First large-scale, nationally representative survey finds issues slightly more common in girls, non-Hispanic white children.
More than 1 in 20 (nearly 3.3 million) children between the ages of 3 and 17 have a dizziness or balance problem, according to an analysis of the first large-scale, nationally representative survey of these problems in U.S. children.
Prevalence increases with age, with 7.5 percent of children ages 15-17 and 6.0 percent of children ages 12-14 having any dizziness or balance problem, compared with 3.6 percent of children ages 6-8 and 4.1 percent of children ages 3-5.
The research was led by investigators at the National Institute on Deafness and Other Communication Disorders (NIDCD), part of the National Institutes of Health.
Researchers found that girls have a higher prevalence of dizziness and balance problems compared to boys, 5.7 percent and 5.0 percent, respectively.
In addition, non-Hispanic white children have an increased prevalence of dizziness and balance problems (6.1 percent) compared with Hispanic (4.6 percent) and non-Hispanic black (4.3 percent) children. The findings were published online January 27 in The Journal of Pediatrics.
“These findings suggest that dizziness and balance problems are fairly common among children, and parents and providers should be aware of the impact these problems can have on our children,” said James F. Battey, Jr., M.D., Ph.D, director of the NIDCD and a pediatrician. “Parents who notice dizziness and balance problems in their children should consult a health care provider to rule out a serious underlying condition.” Continue reading →
By Alice Kim, MD Virginia Mason Issaquah Medical Center Contributing Writer
If you are an older adult a simple thing can change your life, like tripping on uneven pavement or slipping on a slick surface. If you fall, you could break a bone, like thousands of older men and women do every year. Although a broken bone might not sound bad, it could prompt more serious health issues.
Many things can cause a fall. Your eyesight, hearing and reflexes might not be as sharp as they were when you were younger. Diabetes, heart disease or problems with your thyroid, nerves, feet or blood vessels can affect your balance. In addition, some medications can cause you to feel dizzy or sleepy and make you more likely to fall.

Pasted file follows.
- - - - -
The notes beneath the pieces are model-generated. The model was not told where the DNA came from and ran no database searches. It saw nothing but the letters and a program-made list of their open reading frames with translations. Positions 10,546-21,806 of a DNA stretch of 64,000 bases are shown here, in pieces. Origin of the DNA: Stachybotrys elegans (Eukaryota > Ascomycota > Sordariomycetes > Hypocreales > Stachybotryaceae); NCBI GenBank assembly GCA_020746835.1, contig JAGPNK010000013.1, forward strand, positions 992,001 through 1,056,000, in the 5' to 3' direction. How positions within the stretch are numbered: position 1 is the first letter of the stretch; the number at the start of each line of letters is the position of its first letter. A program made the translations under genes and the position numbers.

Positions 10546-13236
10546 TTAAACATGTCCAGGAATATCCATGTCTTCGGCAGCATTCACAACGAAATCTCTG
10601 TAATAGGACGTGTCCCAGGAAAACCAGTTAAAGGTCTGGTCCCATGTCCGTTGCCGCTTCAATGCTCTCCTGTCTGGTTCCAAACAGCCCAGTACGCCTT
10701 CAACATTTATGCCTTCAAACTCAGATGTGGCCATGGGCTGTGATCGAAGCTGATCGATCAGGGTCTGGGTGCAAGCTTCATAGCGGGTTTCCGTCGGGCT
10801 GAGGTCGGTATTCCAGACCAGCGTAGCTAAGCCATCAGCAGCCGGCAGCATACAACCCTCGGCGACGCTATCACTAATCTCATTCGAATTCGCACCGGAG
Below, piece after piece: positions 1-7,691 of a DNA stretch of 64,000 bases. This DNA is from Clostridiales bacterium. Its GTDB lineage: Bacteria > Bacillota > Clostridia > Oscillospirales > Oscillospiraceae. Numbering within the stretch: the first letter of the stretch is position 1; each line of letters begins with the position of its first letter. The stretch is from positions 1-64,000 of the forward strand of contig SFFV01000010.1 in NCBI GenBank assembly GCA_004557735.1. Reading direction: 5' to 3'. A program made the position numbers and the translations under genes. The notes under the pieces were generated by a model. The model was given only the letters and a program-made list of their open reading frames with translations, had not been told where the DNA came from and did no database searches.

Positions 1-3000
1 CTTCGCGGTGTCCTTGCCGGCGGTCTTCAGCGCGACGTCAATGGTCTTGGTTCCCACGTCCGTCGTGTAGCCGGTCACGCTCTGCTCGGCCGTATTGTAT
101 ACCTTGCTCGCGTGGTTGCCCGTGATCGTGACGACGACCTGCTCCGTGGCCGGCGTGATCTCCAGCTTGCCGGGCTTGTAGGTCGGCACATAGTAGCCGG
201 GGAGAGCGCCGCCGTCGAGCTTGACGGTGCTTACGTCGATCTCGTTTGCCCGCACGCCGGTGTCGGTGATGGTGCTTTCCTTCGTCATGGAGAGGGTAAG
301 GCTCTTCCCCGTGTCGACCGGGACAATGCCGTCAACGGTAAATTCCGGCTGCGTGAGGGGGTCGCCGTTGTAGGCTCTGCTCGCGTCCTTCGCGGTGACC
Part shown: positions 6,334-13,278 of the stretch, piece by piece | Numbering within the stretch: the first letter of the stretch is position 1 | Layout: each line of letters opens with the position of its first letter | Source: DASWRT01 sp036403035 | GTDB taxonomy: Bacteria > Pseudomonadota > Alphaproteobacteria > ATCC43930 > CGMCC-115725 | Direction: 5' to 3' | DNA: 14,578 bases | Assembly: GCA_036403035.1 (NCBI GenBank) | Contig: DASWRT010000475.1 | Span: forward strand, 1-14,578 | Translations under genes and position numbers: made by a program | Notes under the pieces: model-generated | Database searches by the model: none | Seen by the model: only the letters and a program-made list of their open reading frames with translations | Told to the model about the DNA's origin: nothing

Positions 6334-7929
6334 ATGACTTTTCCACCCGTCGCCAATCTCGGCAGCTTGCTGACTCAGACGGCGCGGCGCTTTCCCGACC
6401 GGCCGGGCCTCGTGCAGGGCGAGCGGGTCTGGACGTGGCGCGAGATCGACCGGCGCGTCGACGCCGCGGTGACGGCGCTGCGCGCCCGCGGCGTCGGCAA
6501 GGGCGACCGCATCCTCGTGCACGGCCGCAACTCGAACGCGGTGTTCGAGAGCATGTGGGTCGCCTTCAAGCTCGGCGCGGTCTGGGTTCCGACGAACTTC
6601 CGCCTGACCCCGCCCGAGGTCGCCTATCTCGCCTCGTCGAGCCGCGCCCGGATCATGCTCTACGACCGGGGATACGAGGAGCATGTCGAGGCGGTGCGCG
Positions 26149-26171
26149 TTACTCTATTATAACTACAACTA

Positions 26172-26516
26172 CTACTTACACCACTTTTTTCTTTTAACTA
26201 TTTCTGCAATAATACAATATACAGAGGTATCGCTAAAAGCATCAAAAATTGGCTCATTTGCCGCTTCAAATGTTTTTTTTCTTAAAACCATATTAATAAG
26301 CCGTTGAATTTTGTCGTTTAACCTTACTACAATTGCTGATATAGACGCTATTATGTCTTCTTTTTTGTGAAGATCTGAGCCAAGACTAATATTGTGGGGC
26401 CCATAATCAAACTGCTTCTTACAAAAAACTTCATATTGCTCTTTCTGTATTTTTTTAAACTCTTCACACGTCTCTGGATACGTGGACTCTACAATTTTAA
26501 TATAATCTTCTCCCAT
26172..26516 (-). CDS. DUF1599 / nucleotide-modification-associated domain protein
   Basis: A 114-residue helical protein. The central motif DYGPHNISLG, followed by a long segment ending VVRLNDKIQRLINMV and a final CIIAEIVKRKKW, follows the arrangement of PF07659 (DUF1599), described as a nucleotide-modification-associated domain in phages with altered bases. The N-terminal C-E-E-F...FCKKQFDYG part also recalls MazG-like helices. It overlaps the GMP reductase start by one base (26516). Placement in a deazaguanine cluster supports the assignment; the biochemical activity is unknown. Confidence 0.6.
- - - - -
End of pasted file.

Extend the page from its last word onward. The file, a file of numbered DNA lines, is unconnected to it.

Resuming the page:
Virginia Mason physical therapists working with a patient on gait and stability.
However, it’s important to not allow a fear of falling keep you from being active. Doing things like gathering with friends, gardening, walking or going to the local senior center helps you stay healthy. The good news is there are simple ways to prevent most falls.
Do the right things
If you take care of your overall health, you may be able to lower your chances of falling. Most of the time, falls and accidents don’t just happen. Here are a few tips intended to help you avoid falls and broken bones:
Stay physically active. Plan an individualized exercise program that works for you. Regular exercise improves muscle health and makes you stronger. It also helps keep your joints, tendons and ligaments flexible. Mild weight-bearing activities – such as walking or climbing stairs – can help slow bone loss from osteoporosis.
The Los Angeles-area chapter of the Alzheimer’s Association is splitting from the national organization, the latest in a string of departures that could impact the national group’s bottom line.
The chapter, which covers Los Angeles, Riverside and San Bernardino counties, announced its decision Thursday to separate and form its own organization.
Chapters in San Diego and Orange County, California announced similar plans late last year, as did chapters in New York City and New Jersey.
The departures come after the Alzheimer’s Association voted last fall to consolidate into one national organization that will centrally manage the funds and programs for people living with the disease throughout the United States.
Currently, local chapters are affiliated with the umbrella national group and help fund its operations and research. But they are independent nonprofits that keep about 60 percent of the money they raise and largely set their own priorities on how to spend it.
Under the new structure, the Chicago-based national headquarters will be the only legal entity of the Alzheimer’s Association.